By Jim Schutze
By Rachel Watts
By Lauren Drewes Daniels
By Anna Merlan
By Lee Escobedo
"If you want to be good, you have to go up at least five times a week," Varghese says. "If I can go up twice, three times in one night?" He'll go. That means hitting an open mike, a bar show and a club show all in a matter of hours.
Varghese is Indian, something that helped him stand out in the beginning. Asian comics, at least in the Dallas, are as rare as females, though both groups are growing. Today, Varghese says, he's trying to come off the Indian thing a bit.
"I don't want to just write jokes about being Indian," he says. It's better to go with something that doesn't involve stereotypes or just putting on an accent. Right now, he's working out a bit on watching church on TV at home, using Doritos and salsa for communion. It's funny, but when he pretends to lick the host-Doritos residue off his fingers, it just about slays 'em. But I'm not nearly to the finger-lickin', crowd-crushing point. I just want to know how to write a joke. So I ask.
"Write down everything that pisses you off during the day," Varghese tells me. "You'll get at least one joke out of it."
Really? That's it? I don't have to spend hours thinking of wild and crazy scenarios involving historical figures or that old stand-by, dead babies? Really. Hood told me the same thing. I'd be parked at a booth before Hyena's open mike, writing my routine over and over again, and Hood would ooze by.
"Topic, premise, punch line," he'd say. The next week, again: "Topic, premise, punch line." What the hell did that mean? So I picked up a corny book called The Comedy Bible that contains mostly feel-good motivational crap but also made joke writing seem, like, easy. The Bible had a formula.
Take a topic, figure out what's "hard, weird, scary or stupid" about it, and riff on it until you get a punch line. I whipped out my notebook and started scribbling.
Topic: breaking up
Premise: Breaking up is hard when your friends try to comfort you and it doesn't work.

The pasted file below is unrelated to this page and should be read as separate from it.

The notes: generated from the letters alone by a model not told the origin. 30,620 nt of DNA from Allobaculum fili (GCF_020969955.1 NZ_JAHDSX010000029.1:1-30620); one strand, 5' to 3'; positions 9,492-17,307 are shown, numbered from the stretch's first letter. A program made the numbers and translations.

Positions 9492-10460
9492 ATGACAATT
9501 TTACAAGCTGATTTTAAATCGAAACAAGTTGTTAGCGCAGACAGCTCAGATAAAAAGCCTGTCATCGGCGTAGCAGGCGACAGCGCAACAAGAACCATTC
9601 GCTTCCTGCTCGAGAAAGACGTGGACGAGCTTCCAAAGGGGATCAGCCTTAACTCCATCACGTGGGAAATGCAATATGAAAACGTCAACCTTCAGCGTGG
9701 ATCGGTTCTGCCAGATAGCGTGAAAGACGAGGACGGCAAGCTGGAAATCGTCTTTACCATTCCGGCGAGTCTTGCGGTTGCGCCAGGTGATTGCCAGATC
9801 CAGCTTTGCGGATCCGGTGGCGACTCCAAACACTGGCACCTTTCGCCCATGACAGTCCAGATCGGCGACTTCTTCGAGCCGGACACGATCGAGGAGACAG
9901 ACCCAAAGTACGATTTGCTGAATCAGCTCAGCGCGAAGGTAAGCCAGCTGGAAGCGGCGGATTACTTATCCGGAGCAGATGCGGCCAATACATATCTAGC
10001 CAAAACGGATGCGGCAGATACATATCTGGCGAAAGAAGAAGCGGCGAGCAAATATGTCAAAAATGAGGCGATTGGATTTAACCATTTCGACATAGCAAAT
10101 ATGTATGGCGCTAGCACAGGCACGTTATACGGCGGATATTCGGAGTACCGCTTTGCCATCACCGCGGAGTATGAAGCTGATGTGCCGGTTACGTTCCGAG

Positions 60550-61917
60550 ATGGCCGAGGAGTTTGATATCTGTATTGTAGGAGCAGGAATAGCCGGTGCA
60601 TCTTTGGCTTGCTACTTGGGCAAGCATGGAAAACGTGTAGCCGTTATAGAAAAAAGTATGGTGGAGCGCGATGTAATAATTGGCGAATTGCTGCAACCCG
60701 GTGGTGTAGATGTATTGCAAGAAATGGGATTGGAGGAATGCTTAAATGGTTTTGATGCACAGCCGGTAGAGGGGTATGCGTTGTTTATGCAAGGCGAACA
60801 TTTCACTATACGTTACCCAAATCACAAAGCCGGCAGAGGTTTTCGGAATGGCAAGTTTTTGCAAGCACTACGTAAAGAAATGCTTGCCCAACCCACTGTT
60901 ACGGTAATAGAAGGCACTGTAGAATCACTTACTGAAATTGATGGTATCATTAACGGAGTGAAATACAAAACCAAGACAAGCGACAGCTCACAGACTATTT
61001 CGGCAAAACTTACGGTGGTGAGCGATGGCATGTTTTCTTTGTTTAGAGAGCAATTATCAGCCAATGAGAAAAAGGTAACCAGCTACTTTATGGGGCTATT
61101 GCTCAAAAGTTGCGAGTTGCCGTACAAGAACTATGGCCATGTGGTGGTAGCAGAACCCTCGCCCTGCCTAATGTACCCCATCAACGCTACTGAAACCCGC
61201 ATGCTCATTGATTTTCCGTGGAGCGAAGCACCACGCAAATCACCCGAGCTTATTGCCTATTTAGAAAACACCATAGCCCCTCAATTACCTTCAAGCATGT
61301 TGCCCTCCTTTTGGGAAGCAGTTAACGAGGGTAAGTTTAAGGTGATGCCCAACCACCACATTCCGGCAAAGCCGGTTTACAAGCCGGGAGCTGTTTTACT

Punch line: Mine brought me ice cream, which I don't like. I'll just use this gallon tub to retaliate against the evil ex-boyfriend.
I talked out a few different versions at open mikes, and two days later, I had the windshield joke that did well at the Addison Improv. I had a joke! And I'll be telling it as long as it keeps getting laughs, boyfriend or not. Someday, all my jokes will be true. Until then, I have seven minutes of workable material about being single and sappy that I'd be telling if I eloped tomorrow.
It's a start.
But I was wrong, and the "girls aren't funny" guy from the improv troupe was right. Girls aren't funny, not even a little bit. But he was only partly right, because guys aren't funny either. The only naturally funny creatures are kittens, puppies and other small, furry animals, and they're too short to reach a mike stand. Before I realized everyone struggled to be fresh and original—even guys—I had lunch with comic Sherry Belle. Maybe she could be in my man-hating comic coalition.
The first time I saw Belle onstage was two years ago, when she'd just begun to develop the mildly evil yet saccharine sweet Southern belle persona she takes onstage. She's a slim, pretty corporate girl who works in marketing for Dickey's Barbecue by day and spends nights playing the Fort Worth Hyena's, the Pocket Sandwich Theatre and several clubs out in Shreveport where I suspect the Southern belle shtick goes over particularly well. Initially, I didn't like what she had to say about being a girl playing a man's game.
"I think it's a good thing," she told me as I continued to stubbornly mold my mind around the stereotype of women as comedy underdogs. She used the notoriously crowded open mikes at the Arlington Hyena's as an example: "If there are 10 or 20 guys going up in a row telling jokes, and then there's a woman's voice, I've got their attention."
Spend a week—or 12—at every open mike night in town, and it's easy to see comedy is overrun with white dudes. One of Hood's theories is that this is just about numbers: There are more white guys everywhere, so there are more white guys in comedy. Or, if you want to delve deep into the white guy psyche, "generic, middle-aged white comic" Richard Houghton says, blame it on their fathers.
"The urge to do comedy comes from watching our dads," he wrote in a MySpace message from his online comedy profile. The dads had "crummy jobs," and Houghton's generation—he's 43—said, "Screw working for one company forever...how can I do something I really want to do?" Today, the comedy scene is littered with diversity, even if the numbers still skew to white guys. Black and Latino comedy nights—frequently called "urban"-themed shows—pack rooms. Minority comics are all over television—unfortunately enough for anyone who's seen an episode of Carlos Mencia's show on Comedy Central. Maybe 10 or 15 percent of the hundred or so comic hopefuls here in Dallas are women.